|“||Get up, old man! I said HURRY!||„|
|~ Baka to Neria.|
The Egyptian Guard (real name: Baka) is a minor yet significant antagonist in The Prince of Egypt. He is one of the key factors in bringing about Moses' transformation from one of Egypt's royalty to God's chosen defender of the Hebrew people.
He was voiced by the late Michael Gough.
The Egyptian Guard was a cruel taskmaster whose job was to ensure that the Hebrew slaves worked to the expectations of the Pharaoh Seti I and completed tasks on time - with severe punishments for those who could not do either: he was particularly cruel in this regard and had no mercy for any of the slaves who were of age (none of the guards are seen abusing Hebrew children, who were too young to be of use in manual labor) - the elderly had no such exemptions and thus frail and often weak men were beaten just as badly as younger and more able men.
However, one day, the guard would go too far and began to mercilessly whip an elderly slave to the point that Moses (already in shock after learning of Seti's genocide and his own Hebrew heritage) became outraged at the needless cruelty and attempted to intervene: Moses first tried to order the guard to stop but the guard didn't hear his order, which prompted Moses to rush over and try to stop the beating by force.
This would prove deadly as Moses accidentally killed the guard after trying to remove his whip, which caused the guard to panic and in his confusion fall from a great height to his death: this prompted another guard named Kahma to look over the body (buried under rubble) and demanded to know who had done the act, to his surprise it was revealed to be Prince Moses - now exposed Moses became horrified at what he had done and began to flee on foot, despite Rameses pursuing him and promising that as royalty Moses had nothing to fear, since Rameses could simply use his supreme right as future Pharaoh to dismiss the crime completely, still shaken by events Moses declares that even if Rameses could clear him of the crime it meant nothing as he would still be a murderer, he then fled into the desert.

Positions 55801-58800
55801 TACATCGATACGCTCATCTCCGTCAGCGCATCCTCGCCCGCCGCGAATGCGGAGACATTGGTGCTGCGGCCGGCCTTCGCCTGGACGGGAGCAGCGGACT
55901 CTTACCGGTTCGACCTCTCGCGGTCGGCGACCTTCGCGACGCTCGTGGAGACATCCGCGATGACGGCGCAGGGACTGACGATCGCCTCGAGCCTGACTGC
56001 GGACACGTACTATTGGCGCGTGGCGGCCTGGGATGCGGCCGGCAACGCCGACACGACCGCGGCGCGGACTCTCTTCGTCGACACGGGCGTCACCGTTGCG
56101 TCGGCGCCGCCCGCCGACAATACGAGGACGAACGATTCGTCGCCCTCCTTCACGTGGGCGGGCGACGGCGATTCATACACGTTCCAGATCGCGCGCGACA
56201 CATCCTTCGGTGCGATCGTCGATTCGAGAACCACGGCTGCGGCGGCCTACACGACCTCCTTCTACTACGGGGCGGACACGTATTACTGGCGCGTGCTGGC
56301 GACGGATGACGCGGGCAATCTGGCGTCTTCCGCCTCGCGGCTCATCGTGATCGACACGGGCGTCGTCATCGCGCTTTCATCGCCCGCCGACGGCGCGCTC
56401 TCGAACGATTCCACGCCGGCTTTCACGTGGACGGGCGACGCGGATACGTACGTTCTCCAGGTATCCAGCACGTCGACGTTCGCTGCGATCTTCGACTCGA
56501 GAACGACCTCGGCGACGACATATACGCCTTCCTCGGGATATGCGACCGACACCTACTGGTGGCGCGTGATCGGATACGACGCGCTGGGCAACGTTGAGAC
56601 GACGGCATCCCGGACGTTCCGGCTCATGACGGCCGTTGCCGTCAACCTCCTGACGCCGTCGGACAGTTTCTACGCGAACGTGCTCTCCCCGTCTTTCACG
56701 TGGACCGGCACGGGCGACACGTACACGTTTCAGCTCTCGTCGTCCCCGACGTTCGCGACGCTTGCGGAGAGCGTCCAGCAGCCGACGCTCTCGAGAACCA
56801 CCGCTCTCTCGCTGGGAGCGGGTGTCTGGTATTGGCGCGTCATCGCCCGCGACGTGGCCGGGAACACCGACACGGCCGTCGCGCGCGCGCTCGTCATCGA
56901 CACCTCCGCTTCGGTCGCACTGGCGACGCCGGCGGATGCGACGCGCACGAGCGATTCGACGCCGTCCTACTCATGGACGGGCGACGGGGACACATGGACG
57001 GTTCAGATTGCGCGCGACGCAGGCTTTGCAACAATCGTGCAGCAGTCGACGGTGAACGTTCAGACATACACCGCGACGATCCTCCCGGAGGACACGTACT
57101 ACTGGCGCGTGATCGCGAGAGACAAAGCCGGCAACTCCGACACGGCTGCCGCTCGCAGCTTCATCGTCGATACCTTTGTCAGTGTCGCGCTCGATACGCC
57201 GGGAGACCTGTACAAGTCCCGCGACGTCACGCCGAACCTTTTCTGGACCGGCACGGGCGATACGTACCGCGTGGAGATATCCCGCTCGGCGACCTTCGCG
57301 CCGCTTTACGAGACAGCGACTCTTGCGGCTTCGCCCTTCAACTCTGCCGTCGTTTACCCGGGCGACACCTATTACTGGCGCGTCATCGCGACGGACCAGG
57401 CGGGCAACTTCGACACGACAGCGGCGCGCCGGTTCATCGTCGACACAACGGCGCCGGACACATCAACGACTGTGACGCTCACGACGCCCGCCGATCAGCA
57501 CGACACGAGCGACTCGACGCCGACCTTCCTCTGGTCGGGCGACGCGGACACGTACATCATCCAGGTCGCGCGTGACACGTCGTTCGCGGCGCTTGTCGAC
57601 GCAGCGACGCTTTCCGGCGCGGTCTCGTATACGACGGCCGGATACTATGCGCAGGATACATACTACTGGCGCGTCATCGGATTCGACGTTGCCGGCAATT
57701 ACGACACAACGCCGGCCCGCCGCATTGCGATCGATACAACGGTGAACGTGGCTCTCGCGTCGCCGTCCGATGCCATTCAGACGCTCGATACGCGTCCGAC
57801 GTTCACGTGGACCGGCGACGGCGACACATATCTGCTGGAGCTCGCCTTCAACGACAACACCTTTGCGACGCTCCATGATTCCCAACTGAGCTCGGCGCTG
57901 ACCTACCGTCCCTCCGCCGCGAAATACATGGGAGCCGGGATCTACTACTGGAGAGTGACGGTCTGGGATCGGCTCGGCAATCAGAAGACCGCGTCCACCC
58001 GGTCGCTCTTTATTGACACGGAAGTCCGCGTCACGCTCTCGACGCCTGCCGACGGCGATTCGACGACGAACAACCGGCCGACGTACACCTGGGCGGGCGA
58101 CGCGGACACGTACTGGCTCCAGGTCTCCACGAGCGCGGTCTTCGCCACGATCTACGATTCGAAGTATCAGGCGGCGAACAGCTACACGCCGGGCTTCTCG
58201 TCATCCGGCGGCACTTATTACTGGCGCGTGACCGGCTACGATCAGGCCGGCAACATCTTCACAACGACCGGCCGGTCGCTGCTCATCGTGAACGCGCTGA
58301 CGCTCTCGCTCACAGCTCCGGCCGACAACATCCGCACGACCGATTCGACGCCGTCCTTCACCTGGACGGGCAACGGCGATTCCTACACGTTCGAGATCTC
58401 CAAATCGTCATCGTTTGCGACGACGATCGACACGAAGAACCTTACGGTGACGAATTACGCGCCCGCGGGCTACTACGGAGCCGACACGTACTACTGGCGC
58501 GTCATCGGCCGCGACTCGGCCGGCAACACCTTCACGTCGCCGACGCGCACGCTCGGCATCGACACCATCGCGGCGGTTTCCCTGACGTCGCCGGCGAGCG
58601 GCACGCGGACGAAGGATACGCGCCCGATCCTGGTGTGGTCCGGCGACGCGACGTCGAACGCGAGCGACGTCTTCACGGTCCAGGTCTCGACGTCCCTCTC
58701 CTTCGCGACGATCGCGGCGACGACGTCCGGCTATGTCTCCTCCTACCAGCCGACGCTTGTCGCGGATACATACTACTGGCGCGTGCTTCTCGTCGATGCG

The Egyptian guard's death would come back to haunt Moses many years later when he returned to Egypt under God's command - with Hotep and Huy stating Moses should be put to death for the murder: however, Rameses makes good on his years-old promise to Moses and officially clears him of any wrong-doing, unfortunately Moses once again defies his brother and stands before the Pharaoh, demanding he set the Hebrew people free on command of God, sparking the inevitable war between the two former brothers.
- Much like Goliath, the Egyptian Guard is a controversial figure as his villainous actions are argued to simply be him doing what was appropriate in his time and culture - however, in terms of scripture (and the film The Prince of Egypt itself), his cruelty to the Hebrew people makes him an enemy of God and thus a villain within the setting.
- The guard's cruelty was a symbolism for the overall cruelty of the era, especially against the Hebrews, this would be used to justify why the regime (and ultimately Rameses himself) had to fall.